Resilience and sustainability of European bio-based value chains during pandemic
The pandemic has had a big impact on our systems. Due to disrupted supply chains, producers have faced high competition for exporting goods and had to find inventive ways to transport goods. The effects of the crisis, however, differ per sector and company, having each company faced different risks before the pandemic broke out.
In February, together with Arhea we have carried out a qualitative study to determine the resilience and sustainability of the European bio-based value chains. We researched 20 companies from Baden-Württemberg, Germany, and Slovenia in cosmetics, food, and natural pharmaceutical industries. In this article, we present the most relevant findings from the study, according to individual value chain segment. These findings can serve the advancements of the European bio-based value chains in the post-pandemic period.
The pandemic negatively affected approximately two thirds of the participating companies, and both ends of the value chains (demand and supply) were affected.
Supply & Logistics
- In general, companies have combined and implemented multiple strategies to mitigate the challenges brought by the pandemic and to increase their resilience and stability. Some companies required short-term solutions due to the broken supply chains and transport disruptions, as suppliers scattered worldwide proved to be very fragile. For others, the pandemic raised the importance of working on preventive measures.
- Most often mentioned strategies on the supply side were: strengthening the relationships with existing suppliers, multi-sourcing, sourcing from more reliable suppliers instead of the cheapest ones, re-shoring closer to home, shortening (already short) value chains, or even moving some of the operations in-house.
- However, despite general trends in the manufacturing industry, only individual participating companies considered stress testing their supply chains, and only two large ones implemented this measure.
- The majority of the companies did not face significant production-related challenges. Difficulties were mainly temporary and related to lockdown measures that created specific bottlenecks, primarily due to the lack of qualified workers because of lockdown measures or sick leaves.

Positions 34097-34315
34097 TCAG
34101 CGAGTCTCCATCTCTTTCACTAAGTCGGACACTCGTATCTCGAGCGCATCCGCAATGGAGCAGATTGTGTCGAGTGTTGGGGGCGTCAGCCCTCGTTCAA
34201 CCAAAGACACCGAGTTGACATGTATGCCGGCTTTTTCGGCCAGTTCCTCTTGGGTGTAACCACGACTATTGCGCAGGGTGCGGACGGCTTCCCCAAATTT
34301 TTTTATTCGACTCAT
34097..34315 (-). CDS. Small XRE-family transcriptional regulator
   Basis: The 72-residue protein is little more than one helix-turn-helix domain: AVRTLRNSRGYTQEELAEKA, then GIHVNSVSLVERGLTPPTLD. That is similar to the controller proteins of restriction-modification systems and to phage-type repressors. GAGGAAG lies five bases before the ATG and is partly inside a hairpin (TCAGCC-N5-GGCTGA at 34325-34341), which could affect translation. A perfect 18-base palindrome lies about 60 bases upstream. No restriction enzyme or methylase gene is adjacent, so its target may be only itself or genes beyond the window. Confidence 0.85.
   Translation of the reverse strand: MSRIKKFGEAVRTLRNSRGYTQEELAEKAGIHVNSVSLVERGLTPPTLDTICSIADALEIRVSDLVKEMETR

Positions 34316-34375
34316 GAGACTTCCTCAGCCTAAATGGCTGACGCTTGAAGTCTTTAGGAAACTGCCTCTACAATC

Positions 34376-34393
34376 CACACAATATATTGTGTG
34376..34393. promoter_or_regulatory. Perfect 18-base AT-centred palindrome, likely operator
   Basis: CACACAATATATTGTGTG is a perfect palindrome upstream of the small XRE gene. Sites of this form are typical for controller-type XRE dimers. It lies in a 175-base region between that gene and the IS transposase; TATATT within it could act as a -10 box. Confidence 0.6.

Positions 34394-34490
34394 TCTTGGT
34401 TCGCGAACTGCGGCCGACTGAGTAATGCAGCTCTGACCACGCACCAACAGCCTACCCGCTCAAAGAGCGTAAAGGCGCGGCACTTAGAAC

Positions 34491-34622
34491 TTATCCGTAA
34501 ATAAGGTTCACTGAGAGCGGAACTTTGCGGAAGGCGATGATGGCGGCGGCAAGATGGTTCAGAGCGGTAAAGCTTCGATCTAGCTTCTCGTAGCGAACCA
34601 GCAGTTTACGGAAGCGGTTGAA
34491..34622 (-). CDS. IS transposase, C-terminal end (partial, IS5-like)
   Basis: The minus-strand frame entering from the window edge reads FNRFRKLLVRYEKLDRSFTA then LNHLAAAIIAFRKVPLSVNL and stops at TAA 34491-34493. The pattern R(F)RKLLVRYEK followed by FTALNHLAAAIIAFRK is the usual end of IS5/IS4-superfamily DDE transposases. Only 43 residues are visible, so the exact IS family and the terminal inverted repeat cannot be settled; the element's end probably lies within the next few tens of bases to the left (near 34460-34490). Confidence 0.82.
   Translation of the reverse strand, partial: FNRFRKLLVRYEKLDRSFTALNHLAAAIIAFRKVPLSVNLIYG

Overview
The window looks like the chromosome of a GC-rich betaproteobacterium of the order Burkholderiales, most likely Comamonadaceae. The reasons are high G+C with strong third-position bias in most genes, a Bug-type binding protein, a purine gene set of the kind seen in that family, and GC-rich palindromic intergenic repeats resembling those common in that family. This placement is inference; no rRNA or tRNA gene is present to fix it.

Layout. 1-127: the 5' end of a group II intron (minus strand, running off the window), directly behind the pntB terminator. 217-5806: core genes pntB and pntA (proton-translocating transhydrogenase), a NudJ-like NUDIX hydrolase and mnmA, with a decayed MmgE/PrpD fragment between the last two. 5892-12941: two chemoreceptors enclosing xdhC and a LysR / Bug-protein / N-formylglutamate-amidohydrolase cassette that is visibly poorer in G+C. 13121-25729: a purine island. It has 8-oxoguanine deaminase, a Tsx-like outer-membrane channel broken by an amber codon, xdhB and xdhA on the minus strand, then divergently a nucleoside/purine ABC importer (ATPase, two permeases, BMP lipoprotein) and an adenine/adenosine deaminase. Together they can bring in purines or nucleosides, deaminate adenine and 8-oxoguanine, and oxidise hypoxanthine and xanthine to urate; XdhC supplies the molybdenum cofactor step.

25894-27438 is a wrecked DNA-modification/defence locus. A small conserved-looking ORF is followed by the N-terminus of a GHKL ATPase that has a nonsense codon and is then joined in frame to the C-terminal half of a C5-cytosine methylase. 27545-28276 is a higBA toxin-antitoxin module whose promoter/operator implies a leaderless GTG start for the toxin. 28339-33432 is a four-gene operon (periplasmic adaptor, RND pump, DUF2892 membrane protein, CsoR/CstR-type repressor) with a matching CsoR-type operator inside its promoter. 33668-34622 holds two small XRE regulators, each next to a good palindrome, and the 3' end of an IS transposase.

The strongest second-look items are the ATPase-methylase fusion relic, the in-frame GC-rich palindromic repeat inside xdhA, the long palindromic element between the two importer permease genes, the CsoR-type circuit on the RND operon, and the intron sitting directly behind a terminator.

- The companies mostly mitigated the problems with the help of governmental support.
- The main lessons learned for the companies were to consider implementing new technologies in order to compensate for employees’ absence and to strengthen their supply chains.
- To mitigate the main market-related problems (lower demand and breakdown of traditional sales channels) companies went online or strengthened existing online channels and communication with end consumers.
- Some temporarily reduced the product portfolio and focused on the best-selling products to cut the costs.
- To stay or become even more attractive to the consumers, they also intensified marketing and product innovation activities. And in the B2B arena, they tried to target new market segments.
Companies perceive digitalisation as very important for their business but not as crucial for solving their Covid-19 problems.
Stimuli for digitalisation
On the market side, the primary stimuli for digitalisation were the introduction of strengthening e-commerce to assure complementary sales channels, improve marketing communication and transparency. Internally, optimising production and processes, ensuring smooth operations, and easier and more efficient internal communication represented essential stimuli for increased digitalisation.
The pandemic accelerated ongoing digitalisation activities to improve internal processes and operations (e.g., production, testing, quality assurance), as well as for market-related usages, such as online sales and communication with clients and suppliers.
The participating companies face various challenges: high costs (and long ROI), lack of digital skills, and difficulty attracting skilled employees or finding digitalisation experts. Often the companies are not fully ready and face incompatibility problems. Some also find it hard to find appropriate digital tools on the market or adopt ready-made digital solutions for some of their business processes.
The pandemic has fuelled changes in our societies that were already at play before its outbreak and will continue to impact our value chains as well in the post Covid-19 times. For example, consumers have never been more health-conscious and are increasingly searching for additive-free products with traceable origin, preferably local. Alongside the international political tensions, the coronavirus is putting brakes on international trade, which may result in changing trade conditions. Regional and local production will continue to develop. Food safety concerns will be further heightened through the pandemic, leading to tighter rules and standards. Technological innovations can address supply chain issues and improve its efficiency, sustainability and visibility. The pandemic may slow down the transition to the climate-neutral society, but it presents also an opportunity to accelerate it.
This article was written in collaboration with Arhea.
This study was co-funded by the European Union Funds (ERDF and IPA).